Nicola Peck, a senior attending Apex Learning Virtual School, has never looked at her schoolwork as something she had to do.
“I’ve just enjoyed learning my entire life,” Nicola said. “I put a lot of time and effort into my schoolwork, especially in elementary school, and that predisposed me to develop a passion for knowledge.”
And Nicola is certainly not one to do her assignments simply to get an A.
“I have always viewed my assignments as an opportunity to hone my skills and actively improve,” she said. “I try to think about learning as an opportunity to improve in areas where I am not as strong, thereby making me a better student.”
Her unusual approach may be attributed to her father, an academic.
“Being around my father and his professorial lectures has certainly had a strong influence on me,” she said. “He has always encouraged me to be a self-learner and approach school from the teacher’s perspective. He emphasized how important it was to truly master the content and understand what I was learning – not just prioritize the grade I could earn.”
Nicola first started taking ALVS courses her senior year, after her family moved from Chicago to Springfield, Illinois. If she had attended public school, she would not have been able to graduate on time. She was also battling her own health challenges.
“When I was a sophomore, I became incredibly sick and was diagnosed with a neurological disorder called Persistent Postural-Perceptual Dizziness, or PPPD, which causes chronic vertigo and vision impairment,” she said. “I missed half of my sophomore year and battled chronic absences during my junior year. While balancing my health, AP classes, and extracurricular leadership positions during junior year, I also had to attend physical therapy for vertigo four times per week, which was a significant distance away. With all of those commitments, I neglected my at-home daily physical therapy exercises, which prevented my health from improving.”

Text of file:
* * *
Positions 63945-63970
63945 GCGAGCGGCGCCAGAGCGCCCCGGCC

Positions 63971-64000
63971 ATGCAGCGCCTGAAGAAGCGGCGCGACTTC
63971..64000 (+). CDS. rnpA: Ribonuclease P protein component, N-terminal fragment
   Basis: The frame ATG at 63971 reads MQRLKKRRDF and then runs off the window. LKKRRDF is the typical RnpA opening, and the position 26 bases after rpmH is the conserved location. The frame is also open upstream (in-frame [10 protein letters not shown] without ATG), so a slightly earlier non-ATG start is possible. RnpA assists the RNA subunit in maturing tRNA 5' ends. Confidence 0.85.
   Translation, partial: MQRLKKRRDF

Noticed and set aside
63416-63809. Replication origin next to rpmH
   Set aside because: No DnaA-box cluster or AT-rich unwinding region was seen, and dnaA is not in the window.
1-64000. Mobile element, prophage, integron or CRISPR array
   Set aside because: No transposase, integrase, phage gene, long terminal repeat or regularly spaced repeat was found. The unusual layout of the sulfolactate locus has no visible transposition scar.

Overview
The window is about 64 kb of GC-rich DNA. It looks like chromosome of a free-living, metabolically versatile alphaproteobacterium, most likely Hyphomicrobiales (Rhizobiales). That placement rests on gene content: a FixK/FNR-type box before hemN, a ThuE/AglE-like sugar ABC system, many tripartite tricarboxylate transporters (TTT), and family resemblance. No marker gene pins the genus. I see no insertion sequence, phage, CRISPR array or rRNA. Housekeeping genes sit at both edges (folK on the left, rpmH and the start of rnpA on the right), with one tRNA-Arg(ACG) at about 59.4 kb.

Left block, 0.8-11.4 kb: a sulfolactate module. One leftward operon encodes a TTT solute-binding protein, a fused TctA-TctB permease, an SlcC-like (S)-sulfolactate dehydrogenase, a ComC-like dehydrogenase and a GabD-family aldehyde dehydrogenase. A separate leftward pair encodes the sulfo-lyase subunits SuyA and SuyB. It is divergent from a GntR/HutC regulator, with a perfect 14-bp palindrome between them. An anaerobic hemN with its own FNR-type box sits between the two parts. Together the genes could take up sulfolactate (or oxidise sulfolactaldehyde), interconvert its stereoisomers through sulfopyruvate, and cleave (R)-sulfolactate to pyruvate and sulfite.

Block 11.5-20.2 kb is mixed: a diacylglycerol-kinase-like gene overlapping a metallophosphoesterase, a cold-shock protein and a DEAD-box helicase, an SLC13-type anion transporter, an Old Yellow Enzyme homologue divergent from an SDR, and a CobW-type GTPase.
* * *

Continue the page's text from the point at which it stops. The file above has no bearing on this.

But when Nicola switched to ALVS her senior year, she began taking better care of herself. She now gets nine hours of sleep every night and has time to do physical therapy every day.
“Taking online classes was not my first choice,” she said. “It worked out due to sheer circumstance. But I have had a wonderful experience with ALVS courses – many of which are stronger than the public-school classes I took previously.”
In particular, Nicola found that AP English was much more focused on writing at ALVS. At her previous school, she only completed a few essays throughout the course of a semester that were limited to the skills required for the AP exam.
“At ALVS, there are a million essays to complete and so many opportunities to improve,” she said. “At my previous school, I would almost always get a 100 percent on my essays, but my ALVS English teacher, Mrs. Becker, always shares feedback. She comments about what was good, but she will also share how I can improve. She pushes me to be a better writer. I really appreciate that, and my writing has really improved a lot this year because of it.”
Nicola also shared that in her physics honors class she was asked to complete a research review on whether or not cell phone radiation is correlated to brain cancer.
“I had to review multiple studies in research journals and develop a paper using APA style that articulated my arguments,” she said. “I talked to a friend who is attending a really good private school, and her science courses never required a research review. The rigor required at ALVS provides academic experiences some students may not tackle until college.”
Recently, Nicola landed a remarkable 1540 on the SAT. Now she is deciding between multiple full tuition scholarships from universities across the country, and one day she plans to open a clinical psychology practice.
“I have really enjoyed my experience at ALVS,” she said. “But most importantly, I’m grateful that I’ve been able to focus on my health and ALVS has given me the time I needed to heal. I don’t know what my future holds, but I will continue to challenge myself and pursue new opportunities to learn.”